Crypto feared being walled off from traditional finance. The banking crisis is fueling those worries.

Crypto feared being walled off from traditional finance. The banking crisis is fueling those worries.


“If the banks are told that they cannot bank the sector, then how does the sector create diversification and bankarization?” said Dante Disparte, director of strategy at stablecoin issuer Circle. “The risk, unfortunately, was that too few banks were financing too large a sector.”

Last week’s bank turmoil is the latest setback for a cryptocurrency industry that saw much of its value wiped out following the collapse of one of the largest cryptocurrency exchanges, FTX, and the indictment of its founder, Sam Bankman- Fried.

In recent years, Silvergate and Signature, especially, had become integral parts of the digital asset ecosystem, offering both traditional banking services and fast payment networks. SVB had less exposure to the industry.

Now, with the banks closing, executives have gone wild looking for new banking partners, and some experts also speculate that regulators are trying to put them out of business.

“It’s hard to see this and not see a coordinated effort to stifle the industry,” said Ryan Selkis, chief executive of cryptocurrency research firm Messari.

However, not everyone is convinced that the banking crisis is strongly related to lenders’ ties to cryptocurrencies. Ultimately, the cause was likely a combination of poor risk management and macroeconomic problems, said Mark Williams, a former Federal Reserve bank examiner who teaches at Boston University. In particular, the Federal Reserve’s aggressive fight against inflation left some lenders strapped with dwindling deposits and deeply discounted bonds they could only sell at a loss.

“When you lose the trust of depositors,” Williams said, “even the strongest bank can’t hold out.”

A spokesman for the New York Department of Financial Services, which shut down Signature on Sunday, said the decision had “nothing to do with cryptocurrency,” adding that the bank also handled everything from food vendors to real estate. commercial.

“The bank failed to provide reliable and consistent data, creating a significant crisis of confidence in the bank’s leadership,” the spokesperson, who was granted anonymity to speak about a department decision, said in a statement. “The decision to take possession of the bank and turn it over to the FDIC was based on the current state of the bank and its ability to safely and soundly conduct business on Monday.”

The comment from the New York regulator came after former Representative Barney Frank, a Signature board member, told POLITICO on Monday that the bank run was caused by “nervousness and beyond the nervousness of [Silicon Valley Bank] and crypto.

“I think if it hadn’t been for FTX and the extreme crypto jitters, this wouldn’t have happened, even for [Silicon Valley Bank] or to us,” said the Massachusetts Democrat, who was a key architect of the new rules enacted after the 2008 crisis. “And that was not something that regulators could have anticipated.”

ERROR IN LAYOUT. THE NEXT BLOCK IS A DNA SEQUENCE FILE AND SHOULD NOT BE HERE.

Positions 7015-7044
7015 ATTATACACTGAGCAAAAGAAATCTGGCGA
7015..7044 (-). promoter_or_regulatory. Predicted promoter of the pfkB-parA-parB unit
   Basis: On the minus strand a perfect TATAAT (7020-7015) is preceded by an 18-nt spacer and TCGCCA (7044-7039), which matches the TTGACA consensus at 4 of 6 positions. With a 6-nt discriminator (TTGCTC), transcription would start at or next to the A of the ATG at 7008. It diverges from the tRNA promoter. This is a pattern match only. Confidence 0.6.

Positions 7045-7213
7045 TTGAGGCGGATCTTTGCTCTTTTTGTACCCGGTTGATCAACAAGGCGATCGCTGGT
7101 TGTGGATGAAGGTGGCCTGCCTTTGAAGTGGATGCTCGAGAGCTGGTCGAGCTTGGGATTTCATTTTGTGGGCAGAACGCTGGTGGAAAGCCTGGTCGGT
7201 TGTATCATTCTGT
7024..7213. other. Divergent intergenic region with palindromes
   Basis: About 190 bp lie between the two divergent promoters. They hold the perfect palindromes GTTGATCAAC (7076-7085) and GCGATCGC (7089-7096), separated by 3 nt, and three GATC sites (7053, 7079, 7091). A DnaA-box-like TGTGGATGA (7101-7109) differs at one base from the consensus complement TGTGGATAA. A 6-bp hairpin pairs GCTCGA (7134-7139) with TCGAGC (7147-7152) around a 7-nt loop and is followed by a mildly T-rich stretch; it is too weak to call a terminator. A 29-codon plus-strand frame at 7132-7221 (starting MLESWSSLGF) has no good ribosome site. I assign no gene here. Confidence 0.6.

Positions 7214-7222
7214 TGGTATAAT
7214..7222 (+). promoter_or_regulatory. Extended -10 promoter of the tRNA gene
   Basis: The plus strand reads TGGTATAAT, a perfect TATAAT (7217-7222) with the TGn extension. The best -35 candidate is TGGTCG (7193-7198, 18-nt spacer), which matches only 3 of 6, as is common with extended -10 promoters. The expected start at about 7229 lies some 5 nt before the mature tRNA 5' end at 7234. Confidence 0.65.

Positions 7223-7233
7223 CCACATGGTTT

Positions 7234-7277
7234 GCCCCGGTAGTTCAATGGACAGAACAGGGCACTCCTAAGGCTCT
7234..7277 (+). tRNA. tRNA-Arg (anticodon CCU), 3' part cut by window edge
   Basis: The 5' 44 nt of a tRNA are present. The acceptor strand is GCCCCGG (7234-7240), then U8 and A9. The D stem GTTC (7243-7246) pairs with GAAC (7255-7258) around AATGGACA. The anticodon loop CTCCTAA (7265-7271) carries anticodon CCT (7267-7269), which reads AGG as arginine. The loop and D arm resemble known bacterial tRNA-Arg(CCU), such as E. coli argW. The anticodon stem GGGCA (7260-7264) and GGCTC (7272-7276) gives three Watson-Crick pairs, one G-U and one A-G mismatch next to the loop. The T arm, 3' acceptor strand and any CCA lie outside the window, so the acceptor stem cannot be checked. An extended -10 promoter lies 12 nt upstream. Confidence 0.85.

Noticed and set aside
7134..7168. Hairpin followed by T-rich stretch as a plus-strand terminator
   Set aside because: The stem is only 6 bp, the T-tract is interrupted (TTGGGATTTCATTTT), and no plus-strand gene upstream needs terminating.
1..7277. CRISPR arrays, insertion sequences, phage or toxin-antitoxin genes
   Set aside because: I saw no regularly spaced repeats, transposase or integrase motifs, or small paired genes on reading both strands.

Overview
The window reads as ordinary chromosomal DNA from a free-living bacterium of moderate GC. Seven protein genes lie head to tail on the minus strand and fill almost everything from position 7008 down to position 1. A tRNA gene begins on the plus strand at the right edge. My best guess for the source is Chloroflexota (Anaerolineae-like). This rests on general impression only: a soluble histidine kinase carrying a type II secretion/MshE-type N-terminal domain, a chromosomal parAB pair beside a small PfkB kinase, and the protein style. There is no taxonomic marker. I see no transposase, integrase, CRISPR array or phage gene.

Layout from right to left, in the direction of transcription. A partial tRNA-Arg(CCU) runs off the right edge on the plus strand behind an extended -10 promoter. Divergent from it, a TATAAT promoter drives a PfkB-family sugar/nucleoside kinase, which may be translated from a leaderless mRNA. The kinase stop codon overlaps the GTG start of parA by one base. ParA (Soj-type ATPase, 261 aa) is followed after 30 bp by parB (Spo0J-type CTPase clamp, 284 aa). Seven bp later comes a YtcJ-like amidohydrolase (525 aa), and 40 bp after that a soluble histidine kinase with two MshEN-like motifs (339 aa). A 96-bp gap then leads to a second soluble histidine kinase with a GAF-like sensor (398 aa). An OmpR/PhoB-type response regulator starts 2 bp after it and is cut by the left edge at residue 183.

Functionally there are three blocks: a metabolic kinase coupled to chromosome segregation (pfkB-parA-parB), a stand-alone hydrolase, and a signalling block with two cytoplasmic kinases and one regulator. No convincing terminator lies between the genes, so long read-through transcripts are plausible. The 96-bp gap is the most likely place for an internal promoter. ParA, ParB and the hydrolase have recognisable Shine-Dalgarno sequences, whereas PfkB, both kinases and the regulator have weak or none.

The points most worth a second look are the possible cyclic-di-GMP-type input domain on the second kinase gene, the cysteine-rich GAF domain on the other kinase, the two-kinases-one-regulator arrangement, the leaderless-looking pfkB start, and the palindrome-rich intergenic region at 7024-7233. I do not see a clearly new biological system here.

However, regulators are watching for any consequences of the banking industry’s problems with cryptocurrencies.

Commodity Futures Trading Commission Chairman Rostin Behnam said Wednesday he is “comfortable that we’re going to get through this without disruption to our markets” following the response from bank regulators over the weekend.

But the CFTC is watching to make sure the crypto derivatives markets it oversees “remain resilient.” [and] fraud free.” Given the close ties Silvergate and Signature had to the industry, Behnam told reporters at an industry conference in Florida that there is a chance the crypto market could struggle with liquidity and access to traditional finance.

So far, the immediate impact has been relatively muted among some of the biggest cryptocurrency players.

Coinbase, the country’s top cryptocurrency exchange by market volume, has $240 million in corporate funds locked up in Signature, according to the company. But customer funds have not been affected, Coinbase said in a tweet.

Kraken is ending its relationship with Silvergate. Both companies have said they use several different banks for client funds.

However, Circle’s USDC token, pegged to the dollar, was rocked by traders over the weekend.

The so-called disassociation came after the company revealed that it had more than $3 billion on deposit with Silicon Valley Bank. While that only represented a fraction of the Circle’s reserves, the bulk of which are held in a BlackRock-run money market fund, news of its exposure sent the token’s price plummeting below its parity. of $1. The token has since rallied. to the relief of crypto executives and backers.

USDC’s “breaking the money” injected uncertainty into crypto markets that view the token as a stable asset and a critical element of the ecosystem’s payment infrastructure.

The volatility had more to do with Silicon Valley Bank than Circle, Disparte said. The bank’s investment portfolio was hit when the Fed began raising rates to reduce inflation. Circle’s exposure to the institution presented a major threat to its token.

Disparte said he is hopeful that pro-crypto lawmakers can take advantage of the calamity surrounding the collapse of the three banks to pass stablecoin legislation, which has been in the works at House Financial Services for nearly a year.

Sam Sutton, Zachary Warmbrodt, and Victoria Guida contributed to this report.


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